As a follow-on to yesterday’s post about getting your blog noticed by influentials, i.e. A-List bloggers, I thought I would describe a scenario just recently presented to me.
I have been asked by analyst Shar VanBoskirk of Forrester Research if I would be willing to blog about their upcoming boot camp on integrated marketing on May 5. It’s a full-day intensive workshop being held at their offices in Cambridge. I said “Sure, I’d be happy to mention it, but I don’t think it will get picked up by other bloggers and thus it won’t spread through the blogosphere.” So the effectiveness of such a promotion strategy is limited.
A-List bloggers, like everyone else, are forever tuned in to the station “WII-FM” â€” What’s In It For Me. As such, Forrester’s message would be much more contagious, if there was a “free prize inside,” so to speak, for the bloggers who read my boot camp “plug.” In other words, the way to spread the word about the Forrester boot camp is for Forrester to make an irresistible, exclusive offer to bloggers who blog about the boot camp.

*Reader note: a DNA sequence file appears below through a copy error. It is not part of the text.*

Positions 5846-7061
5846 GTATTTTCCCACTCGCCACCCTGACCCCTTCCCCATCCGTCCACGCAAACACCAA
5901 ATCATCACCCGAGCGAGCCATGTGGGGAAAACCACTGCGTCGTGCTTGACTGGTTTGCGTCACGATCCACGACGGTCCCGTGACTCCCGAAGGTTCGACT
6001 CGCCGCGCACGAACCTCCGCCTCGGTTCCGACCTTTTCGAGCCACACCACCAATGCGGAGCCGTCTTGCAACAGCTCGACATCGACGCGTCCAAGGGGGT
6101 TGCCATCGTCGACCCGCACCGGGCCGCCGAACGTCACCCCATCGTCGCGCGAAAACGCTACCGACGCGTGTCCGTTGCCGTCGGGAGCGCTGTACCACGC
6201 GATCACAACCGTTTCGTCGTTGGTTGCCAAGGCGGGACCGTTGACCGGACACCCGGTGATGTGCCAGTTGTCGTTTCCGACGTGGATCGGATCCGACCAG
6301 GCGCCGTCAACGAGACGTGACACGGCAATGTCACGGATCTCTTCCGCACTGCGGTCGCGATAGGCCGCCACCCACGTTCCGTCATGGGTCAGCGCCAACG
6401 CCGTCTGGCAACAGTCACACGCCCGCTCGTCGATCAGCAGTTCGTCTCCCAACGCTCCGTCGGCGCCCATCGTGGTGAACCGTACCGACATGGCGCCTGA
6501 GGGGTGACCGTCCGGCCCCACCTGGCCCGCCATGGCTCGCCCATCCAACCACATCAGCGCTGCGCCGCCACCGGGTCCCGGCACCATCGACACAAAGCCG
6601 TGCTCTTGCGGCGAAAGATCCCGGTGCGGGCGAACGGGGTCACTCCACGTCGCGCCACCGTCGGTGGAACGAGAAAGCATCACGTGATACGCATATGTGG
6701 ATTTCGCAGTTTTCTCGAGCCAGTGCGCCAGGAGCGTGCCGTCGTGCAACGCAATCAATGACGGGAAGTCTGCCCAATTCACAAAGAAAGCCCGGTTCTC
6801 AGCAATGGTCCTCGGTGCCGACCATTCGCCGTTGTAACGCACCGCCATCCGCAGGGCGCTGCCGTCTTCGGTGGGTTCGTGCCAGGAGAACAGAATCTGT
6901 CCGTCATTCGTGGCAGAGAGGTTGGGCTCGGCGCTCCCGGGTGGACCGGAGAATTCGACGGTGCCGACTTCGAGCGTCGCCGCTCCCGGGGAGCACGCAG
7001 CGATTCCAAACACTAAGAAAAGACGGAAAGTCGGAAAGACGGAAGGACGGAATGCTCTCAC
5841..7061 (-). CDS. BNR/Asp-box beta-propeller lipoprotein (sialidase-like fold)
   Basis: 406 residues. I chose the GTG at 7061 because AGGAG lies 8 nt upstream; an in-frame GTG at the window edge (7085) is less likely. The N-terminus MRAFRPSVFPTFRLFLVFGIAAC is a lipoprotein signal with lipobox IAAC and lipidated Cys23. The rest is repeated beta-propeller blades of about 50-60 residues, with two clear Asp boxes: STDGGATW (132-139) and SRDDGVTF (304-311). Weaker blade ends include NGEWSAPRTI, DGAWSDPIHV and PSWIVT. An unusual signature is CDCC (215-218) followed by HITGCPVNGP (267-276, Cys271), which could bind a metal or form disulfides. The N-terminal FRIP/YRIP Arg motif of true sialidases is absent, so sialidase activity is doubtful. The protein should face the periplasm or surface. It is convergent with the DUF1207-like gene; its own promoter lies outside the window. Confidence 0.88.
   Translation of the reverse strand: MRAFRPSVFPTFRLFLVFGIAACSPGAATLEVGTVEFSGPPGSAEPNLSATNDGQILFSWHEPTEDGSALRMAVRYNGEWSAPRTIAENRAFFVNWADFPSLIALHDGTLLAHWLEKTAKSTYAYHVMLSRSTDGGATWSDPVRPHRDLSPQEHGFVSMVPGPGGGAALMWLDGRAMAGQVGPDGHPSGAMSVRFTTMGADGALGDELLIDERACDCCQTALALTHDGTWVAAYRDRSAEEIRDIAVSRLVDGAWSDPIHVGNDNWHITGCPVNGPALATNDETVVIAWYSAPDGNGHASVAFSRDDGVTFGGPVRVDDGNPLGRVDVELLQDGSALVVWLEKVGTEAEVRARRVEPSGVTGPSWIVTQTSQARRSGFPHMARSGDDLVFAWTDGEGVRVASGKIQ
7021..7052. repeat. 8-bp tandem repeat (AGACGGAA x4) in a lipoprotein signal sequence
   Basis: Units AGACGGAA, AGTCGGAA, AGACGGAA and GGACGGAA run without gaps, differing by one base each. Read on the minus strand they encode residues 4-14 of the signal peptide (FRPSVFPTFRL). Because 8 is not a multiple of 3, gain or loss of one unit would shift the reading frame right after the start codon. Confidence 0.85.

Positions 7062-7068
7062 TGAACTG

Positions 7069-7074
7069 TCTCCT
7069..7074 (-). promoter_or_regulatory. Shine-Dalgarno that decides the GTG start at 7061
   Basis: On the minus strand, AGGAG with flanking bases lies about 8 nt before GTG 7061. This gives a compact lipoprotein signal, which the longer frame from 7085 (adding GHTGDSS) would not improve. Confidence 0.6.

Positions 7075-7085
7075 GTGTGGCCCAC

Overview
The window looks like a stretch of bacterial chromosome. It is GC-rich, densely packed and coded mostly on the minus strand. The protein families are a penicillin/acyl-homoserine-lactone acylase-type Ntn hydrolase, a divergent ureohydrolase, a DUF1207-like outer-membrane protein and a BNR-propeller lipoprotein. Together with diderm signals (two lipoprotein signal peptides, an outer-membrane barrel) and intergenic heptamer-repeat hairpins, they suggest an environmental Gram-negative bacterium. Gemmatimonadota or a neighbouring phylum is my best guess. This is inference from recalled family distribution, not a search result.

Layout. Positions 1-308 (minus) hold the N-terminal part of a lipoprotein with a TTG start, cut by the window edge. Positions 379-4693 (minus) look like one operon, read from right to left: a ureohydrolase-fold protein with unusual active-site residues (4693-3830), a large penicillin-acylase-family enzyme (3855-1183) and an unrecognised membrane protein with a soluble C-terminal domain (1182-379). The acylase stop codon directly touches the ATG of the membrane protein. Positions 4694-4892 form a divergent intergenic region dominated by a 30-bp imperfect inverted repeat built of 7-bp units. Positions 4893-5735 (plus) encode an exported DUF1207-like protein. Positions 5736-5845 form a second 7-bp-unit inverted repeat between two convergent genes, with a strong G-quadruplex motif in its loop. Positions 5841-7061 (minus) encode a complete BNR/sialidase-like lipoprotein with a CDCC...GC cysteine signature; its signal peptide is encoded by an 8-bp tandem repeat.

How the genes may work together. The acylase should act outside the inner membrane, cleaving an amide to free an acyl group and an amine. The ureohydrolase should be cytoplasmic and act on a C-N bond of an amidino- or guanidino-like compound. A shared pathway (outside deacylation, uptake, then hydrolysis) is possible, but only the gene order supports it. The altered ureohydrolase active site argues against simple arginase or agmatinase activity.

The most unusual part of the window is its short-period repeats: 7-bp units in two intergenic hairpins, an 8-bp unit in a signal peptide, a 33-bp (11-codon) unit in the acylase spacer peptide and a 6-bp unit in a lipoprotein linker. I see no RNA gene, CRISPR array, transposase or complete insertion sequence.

For example, what if Forrester gave away some exclusive piece of research that normally only their clients have access to? It doesn’t have to be an entire report, just something exclusive and something bloggable. Like a “scoop” on an upcoming report. Or a synopsis of key points or perhaps a mini report. Now what if the bloggers who blog about this integrated marketing boot camp get access to this exclusive information as part of the deal? In fact, what if Forrester Research turn this into an ongoing program, kind of like how Microsoft is wooing influential bloggers with their “Search Champs” program (where they hand-pick influencers and fly them to Redmond to wine-and-dine them and to discuss how Microsoft might improve their MSN search engine).
Hmm… “Forester Research Champs.” Sure, they’d be buying off bloggers. But everybody would win, including blog readers. Bloggers get access to exclusive research early and often â€” as long as they agree to blog about Forrester. It is an interesting proposition. Forrester, what do you think?